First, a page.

McIntosh and Weatherford were born to relatively wealthy Creek families, but as privileged members of their society, they did not shirk the causes of their people. They were born in areas already redolent with history and prehistory, but many significant dramas were still to be played out near Coosauda and Coweta, and Red Eagle and White Warrior were to play important roles in these events.

    They came to manhood at a time when external pressures were reshaping the Creeks from a loose affiliation of autonomous tribes into a nation. The National Council, which had from ancient times been a means of gathering civil and war leaders in a primarily social annual conference, now became more of a legislative body as the Creeks sought to cope with such pressures as the encroachments of white settlers, the territorial aspirations of Georgia, and the further encirclement caused by the admission of Alabama to statehood in 1819. During this crucial period, some towns and villages clung stubbornly to their autonomy, and others joined political factions formed around such influential leaders as McIntosh, Weatherford, Opothle Yoholo, Little Prince, and Big Warrior. Federal officers, sent to the Creek Nation to negotiate treaties, and Georgia politicians already the scene sowed dissension among the Creek factions and used bribery and intrigue to set one group against another to achieve the goals of expansionism and the ultimate removal of the Creeks from the Southeast. In these turbulent times, these two mixed-blood Creeks played significant roles in the destinies of their mothers' people.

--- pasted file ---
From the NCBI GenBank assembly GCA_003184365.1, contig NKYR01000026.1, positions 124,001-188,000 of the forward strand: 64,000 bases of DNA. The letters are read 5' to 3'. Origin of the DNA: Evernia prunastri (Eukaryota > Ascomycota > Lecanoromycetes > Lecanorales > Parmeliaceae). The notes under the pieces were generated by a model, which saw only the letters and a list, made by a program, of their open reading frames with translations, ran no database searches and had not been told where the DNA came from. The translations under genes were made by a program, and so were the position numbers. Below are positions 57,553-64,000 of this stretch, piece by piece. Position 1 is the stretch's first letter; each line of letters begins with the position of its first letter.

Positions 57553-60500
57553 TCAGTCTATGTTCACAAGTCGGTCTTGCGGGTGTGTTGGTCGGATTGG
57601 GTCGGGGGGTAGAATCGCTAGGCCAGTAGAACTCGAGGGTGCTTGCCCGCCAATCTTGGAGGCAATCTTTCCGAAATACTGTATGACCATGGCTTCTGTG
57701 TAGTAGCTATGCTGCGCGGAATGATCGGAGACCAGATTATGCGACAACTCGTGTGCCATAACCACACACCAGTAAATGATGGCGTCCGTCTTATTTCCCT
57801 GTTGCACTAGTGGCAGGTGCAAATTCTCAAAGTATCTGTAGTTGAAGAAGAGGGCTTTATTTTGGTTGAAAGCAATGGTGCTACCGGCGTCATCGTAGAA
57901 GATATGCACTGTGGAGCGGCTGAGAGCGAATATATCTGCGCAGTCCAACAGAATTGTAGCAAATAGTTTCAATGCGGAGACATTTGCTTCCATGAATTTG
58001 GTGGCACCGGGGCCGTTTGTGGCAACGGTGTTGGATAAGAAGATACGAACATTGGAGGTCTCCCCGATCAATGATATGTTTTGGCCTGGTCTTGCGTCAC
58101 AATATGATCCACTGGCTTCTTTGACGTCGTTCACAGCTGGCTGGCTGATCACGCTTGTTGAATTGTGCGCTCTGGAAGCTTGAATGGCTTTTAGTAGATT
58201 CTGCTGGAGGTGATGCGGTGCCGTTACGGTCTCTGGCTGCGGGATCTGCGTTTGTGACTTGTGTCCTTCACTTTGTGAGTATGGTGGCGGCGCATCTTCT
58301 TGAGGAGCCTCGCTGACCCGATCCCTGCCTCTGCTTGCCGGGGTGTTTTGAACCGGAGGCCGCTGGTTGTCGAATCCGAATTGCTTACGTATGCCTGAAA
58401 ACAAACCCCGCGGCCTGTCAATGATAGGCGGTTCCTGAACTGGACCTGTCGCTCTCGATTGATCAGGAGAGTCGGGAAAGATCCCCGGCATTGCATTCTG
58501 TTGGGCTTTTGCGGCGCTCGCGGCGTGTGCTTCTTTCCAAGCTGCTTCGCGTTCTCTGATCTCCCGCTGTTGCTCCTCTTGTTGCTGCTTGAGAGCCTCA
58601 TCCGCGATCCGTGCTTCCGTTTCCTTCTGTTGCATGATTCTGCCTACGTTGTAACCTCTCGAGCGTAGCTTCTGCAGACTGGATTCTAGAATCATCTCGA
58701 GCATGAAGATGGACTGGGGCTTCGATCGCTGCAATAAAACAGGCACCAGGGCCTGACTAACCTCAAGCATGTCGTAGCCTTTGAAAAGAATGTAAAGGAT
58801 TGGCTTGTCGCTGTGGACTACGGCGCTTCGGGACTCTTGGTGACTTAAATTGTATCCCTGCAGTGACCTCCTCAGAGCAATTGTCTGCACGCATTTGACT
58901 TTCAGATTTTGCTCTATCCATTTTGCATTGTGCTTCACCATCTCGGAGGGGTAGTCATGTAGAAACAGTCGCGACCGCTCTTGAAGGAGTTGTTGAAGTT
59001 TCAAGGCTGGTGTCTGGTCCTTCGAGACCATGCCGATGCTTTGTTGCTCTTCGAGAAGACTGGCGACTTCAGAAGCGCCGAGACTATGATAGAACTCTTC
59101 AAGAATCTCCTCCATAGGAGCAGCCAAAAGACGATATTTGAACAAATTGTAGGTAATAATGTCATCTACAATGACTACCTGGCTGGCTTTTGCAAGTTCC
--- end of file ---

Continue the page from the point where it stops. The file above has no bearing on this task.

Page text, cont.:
Snakes, Snails, and Environmental Tales

By Whit Gibbons Anne R. Gibbons

The University of Alabama Press

Copyright © 1998 The University of Alabama Press. All rights reserved.